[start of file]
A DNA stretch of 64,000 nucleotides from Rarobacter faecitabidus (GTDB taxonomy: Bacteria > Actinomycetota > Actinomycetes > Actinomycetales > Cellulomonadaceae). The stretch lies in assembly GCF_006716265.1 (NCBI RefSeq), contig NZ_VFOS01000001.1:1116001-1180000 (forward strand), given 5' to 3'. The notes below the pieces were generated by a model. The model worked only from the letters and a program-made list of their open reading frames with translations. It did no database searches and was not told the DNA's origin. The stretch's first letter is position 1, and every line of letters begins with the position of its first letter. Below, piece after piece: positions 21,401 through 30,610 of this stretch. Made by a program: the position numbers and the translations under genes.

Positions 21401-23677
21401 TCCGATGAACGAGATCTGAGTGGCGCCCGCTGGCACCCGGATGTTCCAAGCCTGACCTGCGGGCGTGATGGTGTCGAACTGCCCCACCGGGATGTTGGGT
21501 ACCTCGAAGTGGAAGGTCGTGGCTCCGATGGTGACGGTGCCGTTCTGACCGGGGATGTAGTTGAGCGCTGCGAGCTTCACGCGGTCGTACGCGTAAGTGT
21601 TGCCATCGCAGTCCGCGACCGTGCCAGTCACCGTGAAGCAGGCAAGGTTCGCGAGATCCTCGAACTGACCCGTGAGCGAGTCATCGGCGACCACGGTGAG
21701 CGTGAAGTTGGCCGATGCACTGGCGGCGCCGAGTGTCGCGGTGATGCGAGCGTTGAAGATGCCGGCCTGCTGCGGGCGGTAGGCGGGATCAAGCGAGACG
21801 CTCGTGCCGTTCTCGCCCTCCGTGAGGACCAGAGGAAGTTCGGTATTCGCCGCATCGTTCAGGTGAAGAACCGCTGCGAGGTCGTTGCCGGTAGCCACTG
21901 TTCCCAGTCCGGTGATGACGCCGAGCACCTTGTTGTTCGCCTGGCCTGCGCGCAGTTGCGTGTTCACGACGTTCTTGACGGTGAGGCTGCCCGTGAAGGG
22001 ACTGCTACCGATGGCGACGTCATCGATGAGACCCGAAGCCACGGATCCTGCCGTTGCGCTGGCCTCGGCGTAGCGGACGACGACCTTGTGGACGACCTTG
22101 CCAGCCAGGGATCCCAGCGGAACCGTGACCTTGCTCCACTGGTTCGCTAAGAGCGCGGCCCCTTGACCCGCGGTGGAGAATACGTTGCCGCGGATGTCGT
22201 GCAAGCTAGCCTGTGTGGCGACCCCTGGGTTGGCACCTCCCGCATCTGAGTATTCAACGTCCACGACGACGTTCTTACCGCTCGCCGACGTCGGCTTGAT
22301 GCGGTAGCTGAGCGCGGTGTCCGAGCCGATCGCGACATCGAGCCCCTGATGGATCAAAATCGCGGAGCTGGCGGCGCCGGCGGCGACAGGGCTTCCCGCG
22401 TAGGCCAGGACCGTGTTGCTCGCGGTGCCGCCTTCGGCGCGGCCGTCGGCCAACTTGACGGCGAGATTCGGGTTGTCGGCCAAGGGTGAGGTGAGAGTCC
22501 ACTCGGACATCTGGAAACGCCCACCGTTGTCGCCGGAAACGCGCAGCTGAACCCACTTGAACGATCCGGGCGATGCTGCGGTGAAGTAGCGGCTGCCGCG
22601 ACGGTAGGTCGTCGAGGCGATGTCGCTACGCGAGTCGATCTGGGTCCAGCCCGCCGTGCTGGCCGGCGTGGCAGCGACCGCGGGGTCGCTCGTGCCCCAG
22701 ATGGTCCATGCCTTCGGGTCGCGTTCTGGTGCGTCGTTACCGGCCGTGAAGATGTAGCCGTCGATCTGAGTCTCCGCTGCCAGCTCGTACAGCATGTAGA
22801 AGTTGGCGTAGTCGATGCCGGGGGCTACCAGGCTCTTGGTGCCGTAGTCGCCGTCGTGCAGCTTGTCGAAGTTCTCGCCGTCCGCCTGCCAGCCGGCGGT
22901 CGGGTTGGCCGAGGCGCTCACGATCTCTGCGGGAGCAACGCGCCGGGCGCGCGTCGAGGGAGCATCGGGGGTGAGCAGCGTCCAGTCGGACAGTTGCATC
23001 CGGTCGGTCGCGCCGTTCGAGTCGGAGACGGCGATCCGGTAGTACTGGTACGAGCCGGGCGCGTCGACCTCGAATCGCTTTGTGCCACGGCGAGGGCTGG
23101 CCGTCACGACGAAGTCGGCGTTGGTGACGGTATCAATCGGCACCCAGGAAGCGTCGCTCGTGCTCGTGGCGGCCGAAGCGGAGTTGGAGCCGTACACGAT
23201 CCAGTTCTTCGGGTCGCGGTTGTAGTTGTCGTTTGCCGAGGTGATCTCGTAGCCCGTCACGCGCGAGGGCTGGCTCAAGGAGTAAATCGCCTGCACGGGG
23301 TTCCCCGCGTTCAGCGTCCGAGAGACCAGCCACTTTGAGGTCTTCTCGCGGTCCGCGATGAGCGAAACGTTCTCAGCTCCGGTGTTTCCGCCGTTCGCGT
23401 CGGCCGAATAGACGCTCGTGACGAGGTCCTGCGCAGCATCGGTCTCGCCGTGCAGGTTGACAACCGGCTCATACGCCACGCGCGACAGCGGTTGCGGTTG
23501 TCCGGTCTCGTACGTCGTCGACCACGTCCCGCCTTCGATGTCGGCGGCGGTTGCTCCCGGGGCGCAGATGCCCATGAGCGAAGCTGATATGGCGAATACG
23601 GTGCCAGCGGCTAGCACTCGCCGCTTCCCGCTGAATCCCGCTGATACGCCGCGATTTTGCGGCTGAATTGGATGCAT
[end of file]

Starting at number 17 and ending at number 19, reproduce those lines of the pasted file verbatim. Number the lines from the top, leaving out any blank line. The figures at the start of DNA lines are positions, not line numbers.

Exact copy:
22801 AGTTGGCGTAGTCGATGCCGGGGGCTACCAGGCTCTTGGTGCCGTAGTCGCCGTCGTGCAGCTTGTCGAAGTTCTCGCCGTCCGCCTGCCAGCCGGCGGT
22901 CGGGTTGGCCGAGGCGCTCACGATCTCTGCGGGAGCAACGCGCCGGGCGCGCGTCGAGGGAGCATCGGGGGTGAGCAGCGTCCAGTCGGACAGTTGCATC
23001 CGGTCGGTCGCGCCGTTCGAGTCGGAGACGGCGATCCGGTAGTACTGGTACGAGCCGGGCGCGTCGACCTCGAATCGCTTTGTGCCACGGCGAGGGCTGG